– at the very end, when the meditation is over, I see the others in the group as we form a semicircle facing each other.  We bow to each other.

 

I hear…

– the room is silent when I enter.  As people arrive, if they speak at all, it is in hushed tones.

– three tinny chimes of the meditation bell that signifies the start of the meditation period.

– the soft, gentle voice of the leader of the meditation.  He speaks some words to invite people to be present:  “Breathing in, I calm my body. Breathing out, I smile.  Dwelling in the present moment.  I know this is a wonderful moment.”

– silence.  For the next 25 minutes, there is no speaking at all, only people breathing deeply.

– occasional breaks in the silence – the entrance doors to Reynolda Hall (which are nearby), open and shut.  I can hear workers in the food service loading dock (on the other side of the meditation room) talking to each other about deliveries.

– a low, buzzy electric hum is coming somewhere from the room, or the ceiling.  It sounds like an old fluorescent light and the hum that it makes.

– two tinny chimes of the meditation bell to signify the end of the meditation period.

 

I smell…

– incense.  There is one stick that is lit and it wafts through the room, occasionally reaching my nostrils.  It is not an overpowering smell.

 

I feel…

– a bit warm.  The room is tiny and there is not a ton of air circulating.

– peace.

– calm.

– the cushion against my back as I sit on the bench.

– my hands come together as we bow to each other at the end.

– cushions in my hand as we all work together to put away the cushions and stack them neatly so the room can be used by others later.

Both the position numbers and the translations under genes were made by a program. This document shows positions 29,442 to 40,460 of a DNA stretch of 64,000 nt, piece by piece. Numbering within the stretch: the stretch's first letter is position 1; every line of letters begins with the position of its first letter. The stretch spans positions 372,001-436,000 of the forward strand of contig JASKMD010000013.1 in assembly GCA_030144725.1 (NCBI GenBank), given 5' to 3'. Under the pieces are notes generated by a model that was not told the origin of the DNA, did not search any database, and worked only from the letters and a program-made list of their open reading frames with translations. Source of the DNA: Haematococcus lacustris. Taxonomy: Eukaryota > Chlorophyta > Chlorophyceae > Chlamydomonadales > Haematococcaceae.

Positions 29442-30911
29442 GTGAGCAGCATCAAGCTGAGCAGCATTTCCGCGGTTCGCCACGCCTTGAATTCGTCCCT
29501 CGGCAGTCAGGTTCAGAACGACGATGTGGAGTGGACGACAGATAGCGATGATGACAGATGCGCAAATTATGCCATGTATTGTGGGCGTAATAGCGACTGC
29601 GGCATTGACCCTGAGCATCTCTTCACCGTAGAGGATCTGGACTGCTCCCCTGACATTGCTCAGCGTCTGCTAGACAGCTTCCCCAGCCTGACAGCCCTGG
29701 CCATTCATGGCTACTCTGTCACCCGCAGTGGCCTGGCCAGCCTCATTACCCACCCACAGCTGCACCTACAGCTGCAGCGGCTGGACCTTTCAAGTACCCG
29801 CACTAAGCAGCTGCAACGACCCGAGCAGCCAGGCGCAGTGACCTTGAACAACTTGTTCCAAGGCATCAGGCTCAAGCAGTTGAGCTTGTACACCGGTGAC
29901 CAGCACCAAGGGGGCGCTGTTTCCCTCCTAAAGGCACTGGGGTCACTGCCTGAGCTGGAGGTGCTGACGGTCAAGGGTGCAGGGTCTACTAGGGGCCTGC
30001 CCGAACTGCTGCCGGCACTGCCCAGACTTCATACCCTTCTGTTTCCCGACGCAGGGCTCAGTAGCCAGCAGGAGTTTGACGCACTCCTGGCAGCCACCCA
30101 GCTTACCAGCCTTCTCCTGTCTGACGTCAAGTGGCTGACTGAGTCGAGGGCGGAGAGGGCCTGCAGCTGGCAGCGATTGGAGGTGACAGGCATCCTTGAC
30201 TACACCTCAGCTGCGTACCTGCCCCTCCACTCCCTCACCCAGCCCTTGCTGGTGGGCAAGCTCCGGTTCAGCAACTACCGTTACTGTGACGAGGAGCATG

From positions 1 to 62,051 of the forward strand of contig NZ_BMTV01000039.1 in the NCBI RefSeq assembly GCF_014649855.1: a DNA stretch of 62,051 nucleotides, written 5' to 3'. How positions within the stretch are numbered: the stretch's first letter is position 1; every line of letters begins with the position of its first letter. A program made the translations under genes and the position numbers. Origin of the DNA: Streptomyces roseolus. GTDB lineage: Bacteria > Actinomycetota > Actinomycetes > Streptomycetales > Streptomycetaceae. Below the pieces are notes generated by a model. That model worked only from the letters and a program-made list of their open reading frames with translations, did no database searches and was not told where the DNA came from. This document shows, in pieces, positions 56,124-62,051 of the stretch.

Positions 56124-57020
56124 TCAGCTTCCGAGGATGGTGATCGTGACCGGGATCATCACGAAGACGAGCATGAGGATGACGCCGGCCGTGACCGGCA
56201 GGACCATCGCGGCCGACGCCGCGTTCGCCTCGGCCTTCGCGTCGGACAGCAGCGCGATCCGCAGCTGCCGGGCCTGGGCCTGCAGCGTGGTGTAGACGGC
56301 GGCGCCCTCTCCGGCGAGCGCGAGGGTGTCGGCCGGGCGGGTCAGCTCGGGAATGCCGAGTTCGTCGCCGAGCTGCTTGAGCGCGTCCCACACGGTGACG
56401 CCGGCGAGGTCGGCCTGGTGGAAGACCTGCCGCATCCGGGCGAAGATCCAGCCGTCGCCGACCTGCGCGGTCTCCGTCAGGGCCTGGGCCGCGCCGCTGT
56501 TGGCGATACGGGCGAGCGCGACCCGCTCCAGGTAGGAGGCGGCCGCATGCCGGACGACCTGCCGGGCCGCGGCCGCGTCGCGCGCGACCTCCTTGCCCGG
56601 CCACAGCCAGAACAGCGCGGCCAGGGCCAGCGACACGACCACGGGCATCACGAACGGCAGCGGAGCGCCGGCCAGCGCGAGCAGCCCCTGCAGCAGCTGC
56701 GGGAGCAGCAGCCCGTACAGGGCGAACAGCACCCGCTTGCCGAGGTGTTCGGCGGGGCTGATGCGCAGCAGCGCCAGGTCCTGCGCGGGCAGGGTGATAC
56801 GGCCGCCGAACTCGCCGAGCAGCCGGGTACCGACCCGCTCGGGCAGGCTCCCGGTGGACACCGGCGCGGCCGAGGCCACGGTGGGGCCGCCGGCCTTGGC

– better when I leave than when I did when I entered.  I feel calmer, happier, like I will be less inclined to be stressed today.  I feel more at peace with myself and the world.

– The present moment is a wonderful moment.

 

 

 

Five Senses of the ZSR Starbucks

It’s Black and Gold Friday in the Parent Programs office – and, we hope, with your family as well.  We encourage you to dress in black and gold colors or in WFU apparel every Friday to show your school spirit.  And because it’s Friday, we send you the reminder to talk to your students sometime today; if you forget why, here’s the reason.

9 26 3 Your students woke up today to this (see picture at right).  Overcast, needle-fine drizzle.  It’s not cold but not hot either.  Just sort of an icky day weatherwise.   The Daily Deac hadn’t done a Five Senses in a while, so this morning I strolled over to the ZSR Library and after taking a look around the stacks and the atrium (and seeing not a ton of activity), I decided to perch myself in Starbucks.

Here’s your Five Senses of ZSR Starbucks, 8:40-9:05 am.

I see…

–   all but two downstairs tables are occupied.

– one of my advisees.  Later, a second one comes in.  One of the two stops to chat with me, and I am happy to hear this advisee self-reports doing well in two difficult classes.

– all of the people seated downstairs are women, save one guy.

– lots of workout gear, sneakers, and rainjackets.  I’d say 90% of the female students are dressed on the grungy side.  I don’t mean unclean – they all look good – just very casual tshirts and exercise pants.

– one young woman in a very bright shirt-and-scarf combination.  The colors are very becoming on her.

– some guys finally trickling into the line to order.  Still, I see only one other guy that’s taken a seat downstairs.

– a girl in a cute dress.  Later I see a couple of girls come in jeans and dressier shirts.  I am starting to suspect that the workout clothes I am seeing are from women who have already been out and exercising and are grabbing coffee post-workout.